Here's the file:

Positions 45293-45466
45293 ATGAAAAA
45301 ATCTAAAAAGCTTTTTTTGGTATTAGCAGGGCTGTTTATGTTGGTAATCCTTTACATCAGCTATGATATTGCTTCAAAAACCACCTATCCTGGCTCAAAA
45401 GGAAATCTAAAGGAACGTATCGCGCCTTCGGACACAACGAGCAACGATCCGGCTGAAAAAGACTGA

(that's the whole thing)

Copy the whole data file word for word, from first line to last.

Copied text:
Positions 45293-45466
45293 ATGAAAAA
45301 ATCTAAAAAGCTTTTTTTGGTATTAGCAGGGCTGTTTATGTTGGTAATCCTTTACATCAGCTATGATATTGCTTCAAAAACCACCTATCCTGGCTCAAAA
45401 GGAAATCTAAAGGAACGTATCGCGCCTTCGGACACAACGAGCAACGATCCGGCTGAAAAAGACTGA